On October 21st I went on the Breast Cancer Walk with a team known as PARE which is the universities Filipino Club. The walk was situated in Central Park and had different start times every 10 minutes so that more waves of people could being walking at intervals at a time. This notion of there being intervals suggests that there were a profuse amount of people participating in an event. The walk began with people crowding around the start line all the way towards the stage where music was being played. There was more space for one to move around towards the back of the venue. However the closer one got to the front of the wave of people, the more close set everyone seemed to be. When the team I was with decided it was time to start the walk we moved closer to the front of the pack as more people piled in behind us.
Everyone was excited around us and most people had on smiles so the closeness of the situation wasn’t uncomfortable in a sense where one felt unsafe. Everyone who was at the event was there for the greater good and had purpose to put efforts in helping breast cancer research. There wasn’t an evident malevolent presence in the crowd of people so bumping into people as we started to inch further up was acceptable. Normally when one is in a crowded public area thoughts of paranoia or concern go through ones head. Even if there aren’t paranoid feelings there still would a sense of being more careful and aware of the surroundings. In this case, however, because there was such enthusiasm in the air there wasn’t the same sense of feelings that I would normally receive in a crowded area. Along with this changed feeling of tentativeness to one of excitement, other things that normally would be considered socially unacceptable were the opposite. People that were very dedicated to their participation had their faces painted, while some sported pink wigs. Others expressed their support by wearing outlandish outfits that involved tutus. These choices in clothing and expression are not normally accepted in society. However, because they were donning these specifically in accordance with their participation in the Breast Cancer Walk all of these things were acceptable even to the eye of a stranger or nonparticipant.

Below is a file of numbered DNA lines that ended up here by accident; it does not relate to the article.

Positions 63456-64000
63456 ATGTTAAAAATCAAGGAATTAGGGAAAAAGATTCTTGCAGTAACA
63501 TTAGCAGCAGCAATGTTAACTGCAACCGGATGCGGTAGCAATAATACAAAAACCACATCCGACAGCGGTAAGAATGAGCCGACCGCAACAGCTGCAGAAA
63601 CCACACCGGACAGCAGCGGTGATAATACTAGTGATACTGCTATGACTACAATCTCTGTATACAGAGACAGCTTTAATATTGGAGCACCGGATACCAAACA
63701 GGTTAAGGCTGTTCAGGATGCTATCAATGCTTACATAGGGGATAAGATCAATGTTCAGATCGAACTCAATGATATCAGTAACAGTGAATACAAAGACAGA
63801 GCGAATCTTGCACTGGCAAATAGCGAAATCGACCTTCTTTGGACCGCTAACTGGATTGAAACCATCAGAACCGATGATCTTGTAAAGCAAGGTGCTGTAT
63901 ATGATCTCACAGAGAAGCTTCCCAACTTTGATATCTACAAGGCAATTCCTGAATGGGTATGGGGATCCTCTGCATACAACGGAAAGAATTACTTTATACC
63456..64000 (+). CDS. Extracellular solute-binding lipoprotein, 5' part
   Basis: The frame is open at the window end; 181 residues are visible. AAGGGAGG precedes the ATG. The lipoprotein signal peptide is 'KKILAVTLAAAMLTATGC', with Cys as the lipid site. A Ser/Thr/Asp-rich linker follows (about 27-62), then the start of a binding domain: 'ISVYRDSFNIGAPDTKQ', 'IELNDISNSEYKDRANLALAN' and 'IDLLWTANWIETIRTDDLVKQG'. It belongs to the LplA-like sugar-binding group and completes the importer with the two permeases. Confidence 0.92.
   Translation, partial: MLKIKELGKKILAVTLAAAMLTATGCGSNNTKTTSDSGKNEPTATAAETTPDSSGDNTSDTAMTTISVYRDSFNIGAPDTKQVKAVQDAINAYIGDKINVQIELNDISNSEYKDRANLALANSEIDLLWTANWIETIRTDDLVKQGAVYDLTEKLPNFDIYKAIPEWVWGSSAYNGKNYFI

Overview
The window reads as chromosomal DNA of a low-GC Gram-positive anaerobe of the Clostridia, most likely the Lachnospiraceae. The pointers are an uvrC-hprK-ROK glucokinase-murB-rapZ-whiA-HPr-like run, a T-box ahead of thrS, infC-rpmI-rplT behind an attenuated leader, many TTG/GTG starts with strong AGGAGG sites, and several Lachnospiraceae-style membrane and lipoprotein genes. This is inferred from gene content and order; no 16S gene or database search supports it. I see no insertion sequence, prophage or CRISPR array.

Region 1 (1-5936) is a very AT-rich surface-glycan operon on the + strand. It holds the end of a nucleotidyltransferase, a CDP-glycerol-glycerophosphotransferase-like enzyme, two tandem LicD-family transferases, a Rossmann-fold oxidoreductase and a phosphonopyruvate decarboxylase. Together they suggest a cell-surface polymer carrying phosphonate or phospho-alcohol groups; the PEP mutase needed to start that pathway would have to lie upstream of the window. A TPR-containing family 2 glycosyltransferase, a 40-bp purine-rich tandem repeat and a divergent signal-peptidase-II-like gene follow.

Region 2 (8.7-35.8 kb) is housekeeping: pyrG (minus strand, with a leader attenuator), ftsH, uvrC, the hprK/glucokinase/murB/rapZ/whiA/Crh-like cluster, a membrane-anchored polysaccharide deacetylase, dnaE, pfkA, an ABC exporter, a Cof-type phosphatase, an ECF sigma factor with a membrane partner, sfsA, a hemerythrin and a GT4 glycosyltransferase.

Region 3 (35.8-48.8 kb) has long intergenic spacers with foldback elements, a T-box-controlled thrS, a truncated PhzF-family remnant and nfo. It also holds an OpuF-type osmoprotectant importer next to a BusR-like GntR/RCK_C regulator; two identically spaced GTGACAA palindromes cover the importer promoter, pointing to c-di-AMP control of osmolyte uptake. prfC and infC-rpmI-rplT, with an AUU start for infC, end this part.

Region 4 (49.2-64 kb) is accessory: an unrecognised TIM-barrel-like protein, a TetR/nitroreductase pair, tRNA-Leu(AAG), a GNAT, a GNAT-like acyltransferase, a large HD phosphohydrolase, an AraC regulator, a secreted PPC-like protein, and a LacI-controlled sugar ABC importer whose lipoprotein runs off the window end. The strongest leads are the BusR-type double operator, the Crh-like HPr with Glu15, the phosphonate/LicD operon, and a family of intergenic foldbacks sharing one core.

The venue and occasion can really change what becomes accepted in regards to behavior and public space. While other locations such as public transportation vehicles can cause apprehension because of the tightly packed conditions, some instances can have the same type of circumstance yet yield different feelings about the space.
DNY – Professor Hala
Field Observation #1